The intricate presentation of the tea was even more evident when it came to the “Sweets” on the middle tier. The dessert included “Basbousa” – a Yemenite semolina yoghurt cake soaked in orange and rose water dressed with gold leaf. It was pleasant enough, but at the same time was very dense, so it was difficult to finish in its entirety. Similarly, the kheer rice pudding-like yoghurt that sat on a raspberry coulis was far from being a firm favourite.

However, in contrast, the light and layered sponge-like Singaporean Pandan cake with a mango confit was divine, and the black sesame choux from Hong Kong was equally as tasty, but the mandarin cream, unfortunately, overpowered the decorative sesame seeds, so there was no real chance to enjoy this added subtle hint of flavour that normally come with these. With vegan alternatives available for this course, my wife enjoyed an orange jelly sweet to round off this part of the tea.

The afternoon tea's dessert tray

With another short break to leave the stomach to settle, warm quintessentially English scones, wrapped in a white cloth serviette, arrived with homemade raspberry jam, clotted cream, and dairy-free margarine. Joined with a couple of steaming cups of hot chocolate made with coconut milk – reminiscent of a Bounty chocolate bar, this was the perfect prelude to venturing back into the Spring sunshine gracing the streets of London on the day we went to The Kensington.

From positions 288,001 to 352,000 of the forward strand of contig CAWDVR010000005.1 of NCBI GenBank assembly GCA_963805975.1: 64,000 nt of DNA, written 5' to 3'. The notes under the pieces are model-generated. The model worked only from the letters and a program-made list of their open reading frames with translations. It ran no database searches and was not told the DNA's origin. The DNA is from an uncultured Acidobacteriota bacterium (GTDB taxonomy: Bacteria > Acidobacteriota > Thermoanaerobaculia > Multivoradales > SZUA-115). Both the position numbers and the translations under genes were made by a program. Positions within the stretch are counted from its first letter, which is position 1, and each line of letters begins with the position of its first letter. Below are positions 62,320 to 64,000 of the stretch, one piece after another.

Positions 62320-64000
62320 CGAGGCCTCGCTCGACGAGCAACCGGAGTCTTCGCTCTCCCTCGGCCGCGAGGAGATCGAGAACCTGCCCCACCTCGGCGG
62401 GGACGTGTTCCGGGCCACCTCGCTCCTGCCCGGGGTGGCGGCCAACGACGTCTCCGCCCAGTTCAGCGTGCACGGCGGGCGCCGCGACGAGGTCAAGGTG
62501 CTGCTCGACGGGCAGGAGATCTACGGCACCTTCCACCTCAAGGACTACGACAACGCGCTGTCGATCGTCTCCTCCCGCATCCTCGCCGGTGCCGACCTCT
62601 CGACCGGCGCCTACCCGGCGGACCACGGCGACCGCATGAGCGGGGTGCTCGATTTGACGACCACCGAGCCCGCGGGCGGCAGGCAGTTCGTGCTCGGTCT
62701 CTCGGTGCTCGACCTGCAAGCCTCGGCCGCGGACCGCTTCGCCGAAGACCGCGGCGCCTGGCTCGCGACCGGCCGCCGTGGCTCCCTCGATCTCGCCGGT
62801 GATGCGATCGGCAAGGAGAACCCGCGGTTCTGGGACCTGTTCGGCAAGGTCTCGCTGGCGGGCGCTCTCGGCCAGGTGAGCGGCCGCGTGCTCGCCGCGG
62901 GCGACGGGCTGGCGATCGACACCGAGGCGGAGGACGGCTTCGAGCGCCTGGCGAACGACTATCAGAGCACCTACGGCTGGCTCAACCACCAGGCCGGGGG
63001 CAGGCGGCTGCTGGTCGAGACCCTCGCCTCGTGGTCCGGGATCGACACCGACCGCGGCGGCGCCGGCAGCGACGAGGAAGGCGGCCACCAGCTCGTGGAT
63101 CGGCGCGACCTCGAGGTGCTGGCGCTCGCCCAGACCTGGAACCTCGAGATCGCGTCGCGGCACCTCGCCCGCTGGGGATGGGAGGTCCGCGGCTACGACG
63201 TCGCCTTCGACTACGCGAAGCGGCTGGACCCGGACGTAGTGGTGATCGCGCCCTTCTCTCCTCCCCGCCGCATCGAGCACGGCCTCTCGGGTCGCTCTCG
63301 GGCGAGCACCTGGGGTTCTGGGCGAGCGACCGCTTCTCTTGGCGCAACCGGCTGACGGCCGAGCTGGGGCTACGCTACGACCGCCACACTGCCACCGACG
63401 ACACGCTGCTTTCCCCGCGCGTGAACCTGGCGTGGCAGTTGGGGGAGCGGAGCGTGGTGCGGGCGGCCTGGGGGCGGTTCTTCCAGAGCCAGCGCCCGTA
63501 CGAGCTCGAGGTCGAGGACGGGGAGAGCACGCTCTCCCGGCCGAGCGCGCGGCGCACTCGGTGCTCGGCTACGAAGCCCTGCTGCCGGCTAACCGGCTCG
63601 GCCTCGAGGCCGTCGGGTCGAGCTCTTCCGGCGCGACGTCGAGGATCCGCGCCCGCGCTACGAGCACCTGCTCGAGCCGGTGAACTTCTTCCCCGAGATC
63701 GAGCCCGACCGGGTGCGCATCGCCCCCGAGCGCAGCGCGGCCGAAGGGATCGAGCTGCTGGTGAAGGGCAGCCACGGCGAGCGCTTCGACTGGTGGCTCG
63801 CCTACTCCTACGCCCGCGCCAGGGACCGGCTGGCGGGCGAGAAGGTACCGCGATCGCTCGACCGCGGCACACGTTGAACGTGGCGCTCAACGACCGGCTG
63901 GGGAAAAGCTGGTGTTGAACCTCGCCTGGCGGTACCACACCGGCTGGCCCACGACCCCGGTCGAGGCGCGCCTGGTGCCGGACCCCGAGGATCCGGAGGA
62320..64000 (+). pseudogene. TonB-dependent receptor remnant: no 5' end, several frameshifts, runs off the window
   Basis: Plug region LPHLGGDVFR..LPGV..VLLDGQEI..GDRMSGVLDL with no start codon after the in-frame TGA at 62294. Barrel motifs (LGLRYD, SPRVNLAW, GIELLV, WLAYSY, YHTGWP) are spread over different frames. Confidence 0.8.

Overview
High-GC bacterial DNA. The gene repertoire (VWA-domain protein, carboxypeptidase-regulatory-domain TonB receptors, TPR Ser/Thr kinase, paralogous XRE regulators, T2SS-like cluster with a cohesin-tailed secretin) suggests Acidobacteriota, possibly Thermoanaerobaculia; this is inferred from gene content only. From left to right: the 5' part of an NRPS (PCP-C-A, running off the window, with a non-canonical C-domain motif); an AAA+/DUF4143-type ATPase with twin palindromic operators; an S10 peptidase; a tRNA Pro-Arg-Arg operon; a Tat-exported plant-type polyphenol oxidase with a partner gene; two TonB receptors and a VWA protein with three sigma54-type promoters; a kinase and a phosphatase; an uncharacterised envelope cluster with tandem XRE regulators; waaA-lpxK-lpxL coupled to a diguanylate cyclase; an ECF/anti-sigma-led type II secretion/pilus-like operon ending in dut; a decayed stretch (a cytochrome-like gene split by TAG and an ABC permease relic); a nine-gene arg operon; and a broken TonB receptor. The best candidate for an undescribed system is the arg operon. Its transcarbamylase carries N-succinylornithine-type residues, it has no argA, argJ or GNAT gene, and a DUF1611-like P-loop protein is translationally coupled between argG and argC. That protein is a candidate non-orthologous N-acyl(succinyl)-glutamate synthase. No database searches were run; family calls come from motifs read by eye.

If we were to hazard a guess as to where the third and final chapter of the “80 Days Around The World” Afternoon Tea will be set, we would put a wager (admittedly not £20,000!) on the USA, which was amongst the last stops in Phileas Fogg’s trip, before he journeyed back to England to claim the big prize. However, only time will tell if our bet is right, and we can’t wait to see where the last leg in The Kensington’s voyage takes its visitors…

A cocktail to finish off the afternoon tea

“80 Days Around the World” Afternoon Tea at The Kensington – Where and How?

The Kensington is located at 109-113 Queen’s Gate, South Kensington, London SW7 5LP, United Kingdom.

For more information on the “80 Days Around the World” Afternoon Tea, or to make a reservation, visit

See pictures from our visit to The Kensington on the Luxurious Magazine Instagram page.

Photography by Ben Carpenter.

Read more dining reviews, guides and news here.

A view of the seating area with the afternoon tea on a tableThe Kensington's Jules Verne-Inspired Tea Takes Flight To The Middle East & Asia 2

Simon Wittenberg

Senior Editorial Contributor

Born in the Grand Duchy of Luxembourg, and now based in London, Simon Wittenberg is the senior editorial contributor to Luxurious Magazine® reporting directly to Paul Godbold. A specialist in the automotive sector, he has now expanded his repertoire to encompass all aspects relating to luxury and lifestyle. Simon has worked with some of the world’s most iconic marques such as Lotus Cars, Ferrari and Tesla Motors. His passions include luxury goods, motorsport, fine dining and travel.